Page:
BSP Podcast: Bernardo Ainbinder – Heidegger on colour-perception

podcast update

Our podcast takes a mid-season break with another panel presentation from the British Society for Phenomenology Annual Conference in 2016.

Season 1 episode 7: 13 January 2017

This recording is of Bernardo Ainbinder’s presentation ‘Heidegger on colour-perception. A case for conceptualism in phenomenology’. You can listen to this episode on the BSP’s Podbean site, and you can also find it on iTunes and all good podcasting apps by searching ‘BSP Podcast’.

Abstract: “In this paper, I will tackle a question that has been absent in the literature, namely, what is Heidegger’s conception of colour-perception. Heidegger himself, unlike many phenomenologists, including Husserl, is silent about the topic. There may a be a good reason for that: since he insists on the primacy of meaningful holistic coping with the world, considering colours as an isolated topic may well be the result of adopting a theoretical privative point of view on experience that Heidegger rejects. I think this approach to the problem is wrongheaded. Heidegger’s description of experience does not privilege some phenomena (say tools or meanings) vis-a-vis others (things, colours and the like) but a way of understanding experience in general (as organized in terms of a whole of meaningful relations where each single thing is defined by its normative import for the whole) vis-a-vis a a way of understanding it in terms of atomic items and stratified properties. I will call Heidegger’s conception of experience a normative conceptual one (see Golob 2014). Against this background, in this paper I will explore what Heidegger has to say about colours. In particular, I will claim: 1. that Heidegger’s description of Umsicht, i.e. the way of coping with the world as a meaningful whole, is not limited to the typical forms of practical coping he explicitly mentions but can be extended to the analysis of basic cases such as colour-perception. 2. that such analyses provides some new and interesting insights into what perceiving colours means (some surprising points of contact with Sellars’ analysis in Empiricism and the Philosophy of Mind may be drawn here). 3. that colours provide a prime example of Heidegger’s normative conceptual conception of experience.  4. that some Heidegger-inspired approaches to the topic such as Kelly’s are misguided.  Kelly (2001) claimed that colour perception is a very good candidate to deny conceptualism, i.e. the thesis that contents of experience involve a form of articulation that is at least similar to the one expressed in judgment. I will claim, on the contrary, that colour perception is an excellent candidate to show in which sense conceptualism is true, precisely by analysing Kelly’s examples of colour sorting.”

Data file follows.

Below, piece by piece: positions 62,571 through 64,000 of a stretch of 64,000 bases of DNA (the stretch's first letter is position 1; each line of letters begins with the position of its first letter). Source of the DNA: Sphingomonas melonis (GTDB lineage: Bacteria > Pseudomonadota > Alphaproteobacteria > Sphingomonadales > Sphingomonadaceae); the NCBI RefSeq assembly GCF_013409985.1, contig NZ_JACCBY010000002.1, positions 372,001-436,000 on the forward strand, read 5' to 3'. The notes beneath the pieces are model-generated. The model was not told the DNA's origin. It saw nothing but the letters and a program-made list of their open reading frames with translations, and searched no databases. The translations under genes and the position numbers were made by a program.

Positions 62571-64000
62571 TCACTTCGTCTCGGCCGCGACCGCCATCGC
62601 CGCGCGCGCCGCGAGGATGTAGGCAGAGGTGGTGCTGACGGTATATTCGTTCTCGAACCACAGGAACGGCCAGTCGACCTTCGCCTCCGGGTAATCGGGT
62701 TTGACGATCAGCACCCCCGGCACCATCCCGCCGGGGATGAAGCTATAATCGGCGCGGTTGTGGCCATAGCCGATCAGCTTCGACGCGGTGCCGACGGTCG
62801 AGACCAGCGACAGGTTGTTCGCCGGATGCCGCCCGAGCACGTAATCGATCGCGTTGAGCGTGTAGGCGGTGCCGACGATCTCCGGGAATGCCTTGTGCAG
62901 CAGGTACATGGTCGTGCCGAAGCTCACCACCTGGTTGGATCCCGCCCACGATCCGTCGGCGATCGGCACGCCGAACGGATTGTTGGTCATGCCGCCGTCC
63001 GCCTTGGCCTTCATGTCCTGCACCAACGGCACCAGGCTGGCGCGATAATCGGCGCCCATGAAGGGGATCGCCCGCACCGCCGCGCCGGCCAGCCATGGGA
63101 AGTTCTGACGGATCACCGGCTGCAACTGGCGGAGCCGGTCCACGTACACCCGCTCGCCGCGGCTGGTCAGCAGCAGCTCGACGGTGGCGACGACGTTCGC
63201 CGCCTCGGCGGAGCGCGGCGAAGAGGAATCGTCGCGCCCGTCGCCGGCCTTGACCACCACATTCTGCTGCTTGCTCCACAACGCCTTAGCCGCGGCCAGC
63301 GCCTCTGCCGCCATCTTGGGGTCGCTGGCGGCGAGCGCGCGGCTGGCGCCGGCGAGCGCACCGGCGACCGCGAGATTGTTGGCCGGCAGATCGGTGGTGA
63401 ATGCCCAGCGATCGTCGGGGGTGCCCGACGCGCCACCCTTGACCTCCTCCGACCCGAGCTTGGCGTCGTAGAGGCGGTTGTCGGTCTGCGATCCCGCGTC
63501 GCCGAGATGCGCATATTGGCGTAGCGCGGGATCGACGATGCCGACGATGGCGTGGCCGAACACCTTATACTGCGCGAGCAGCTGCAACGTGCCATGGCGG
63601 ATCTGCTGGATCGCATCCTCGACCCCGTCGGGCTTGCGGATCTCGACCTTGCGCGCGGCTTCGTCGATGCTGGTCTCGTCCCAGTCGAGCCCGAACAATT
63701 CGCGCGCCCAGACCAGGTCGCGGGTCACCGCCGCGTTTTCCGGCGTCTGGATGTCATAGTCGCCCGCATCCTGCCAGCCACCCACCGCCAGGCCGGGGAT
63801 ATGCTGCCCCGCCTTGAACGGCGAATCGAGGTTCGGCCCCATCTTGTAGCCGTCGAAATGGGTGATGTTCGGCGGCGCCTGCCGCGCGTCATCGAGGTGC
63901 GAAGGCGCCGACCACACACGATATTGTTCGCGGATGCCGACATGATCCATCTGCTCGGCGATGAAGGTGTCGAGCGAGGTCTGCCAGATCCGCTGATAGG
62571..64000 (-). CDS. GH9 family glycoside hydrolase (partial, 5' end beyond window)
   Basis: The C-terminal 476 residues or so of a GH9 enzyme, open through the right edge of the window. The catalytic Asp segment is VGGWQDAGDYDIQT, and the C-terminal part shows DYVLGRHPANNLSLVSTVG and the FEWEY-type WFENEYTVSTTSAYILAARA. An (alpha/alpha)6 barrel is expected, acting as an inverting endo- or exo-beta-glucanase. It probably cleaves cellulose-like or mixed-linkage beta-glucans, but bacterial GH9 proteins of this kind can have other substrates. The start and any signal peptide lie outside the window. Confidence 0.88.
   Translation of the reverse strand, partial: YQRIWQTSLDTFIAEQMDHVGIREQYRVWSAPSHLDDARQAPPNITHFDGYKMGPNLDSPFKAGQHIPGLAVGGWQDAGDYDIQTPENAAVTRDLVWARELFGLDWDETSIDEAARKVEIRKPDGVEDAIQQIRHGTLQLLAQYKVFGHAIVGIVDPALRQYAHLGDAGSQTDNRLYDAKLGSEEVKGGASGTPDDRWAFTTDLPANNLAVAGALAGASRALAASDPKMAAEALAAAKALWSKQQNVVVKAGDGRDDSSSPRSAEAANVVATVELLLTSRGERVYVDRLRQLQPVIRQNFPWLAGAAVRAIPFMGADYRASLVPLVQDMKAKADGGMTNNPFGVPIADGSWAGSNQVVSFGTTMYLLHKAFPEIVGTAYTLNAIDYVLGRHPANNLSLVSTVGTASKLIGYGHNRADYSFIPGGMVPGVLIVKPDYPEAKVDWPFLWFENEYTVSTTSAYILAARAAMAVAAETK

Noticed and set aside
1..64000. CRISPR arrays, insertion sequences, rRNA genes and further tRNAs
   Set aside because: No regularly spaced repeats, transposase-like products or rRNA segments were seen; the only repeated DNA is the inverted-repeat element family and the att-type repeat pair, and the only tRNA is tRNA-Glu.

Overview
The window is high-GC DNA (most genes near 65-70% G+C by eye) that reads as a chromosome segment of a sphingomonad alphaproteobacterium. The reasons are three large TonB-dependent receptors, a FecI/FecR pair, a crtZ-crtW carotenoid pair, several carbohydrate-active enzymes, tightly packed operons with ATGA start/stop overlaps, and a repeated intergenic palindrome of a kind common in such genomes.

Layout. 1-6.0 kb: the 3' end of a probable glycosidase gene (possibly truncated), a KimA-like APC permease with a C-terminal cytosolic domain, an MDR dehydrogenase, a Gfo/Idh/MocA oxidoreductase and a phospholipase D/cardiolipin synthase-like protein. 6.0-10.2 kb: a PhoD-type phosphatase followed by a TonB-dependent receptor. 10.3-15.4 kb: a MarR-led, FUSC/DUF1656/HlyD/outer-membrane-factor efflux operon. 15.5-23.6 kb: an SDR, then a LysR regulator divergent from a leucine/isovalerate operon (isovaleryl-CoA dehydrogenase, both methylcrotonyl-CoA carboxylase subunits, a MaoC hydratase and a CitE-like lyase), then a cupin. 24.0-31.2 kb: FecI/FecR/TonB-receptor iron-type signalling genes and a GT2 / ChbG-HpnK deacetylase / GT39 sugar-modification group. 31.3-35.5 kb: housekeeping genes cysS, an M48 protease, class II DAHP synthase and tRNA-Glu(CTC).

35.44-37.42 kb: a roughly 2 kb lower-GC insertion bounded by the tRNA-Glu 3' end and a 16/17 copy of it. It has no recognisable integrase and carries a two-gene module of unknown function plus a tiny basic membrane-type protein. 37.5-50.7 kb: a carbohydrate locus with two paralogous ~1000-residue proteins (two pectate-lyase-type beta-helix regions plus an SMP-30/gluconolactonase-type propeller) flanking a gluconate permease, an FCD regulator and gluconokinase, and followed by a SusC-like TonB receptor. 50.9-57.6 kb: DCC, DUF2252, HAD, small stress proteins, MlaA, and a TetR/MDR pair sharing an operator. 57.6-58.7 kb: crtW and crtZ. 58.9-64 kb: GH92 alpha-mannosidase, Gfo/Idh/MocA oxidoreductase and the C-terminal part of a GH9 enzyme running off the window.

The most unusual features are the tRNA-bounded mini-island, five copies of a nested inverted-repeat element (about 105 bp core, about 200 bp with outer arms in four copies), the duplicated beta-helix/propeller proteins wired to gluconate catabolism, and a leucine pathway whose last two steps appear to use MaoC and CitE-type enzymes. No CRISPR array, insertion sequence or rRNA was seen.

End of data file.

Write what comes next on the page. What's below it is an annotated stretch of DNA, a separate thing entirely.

The British Society for Phenomenology’s Annual Conference took place at The International Anthony Burgess Foundation, Manchester, UK during September, 2016. It gathered together philosophers, literary scholars, phenomenologists, and practitioners exploring phenomenological theory and its practical application. It covered a broad range of areas and issues including the arts, ethics, medical humanities, mental health, education, technology, feminism, politics and political governance, with contributions throwing a new light on both traditional phenomenological thinkers and the themes associated with classical phenomenology. More information about the conference can be found here.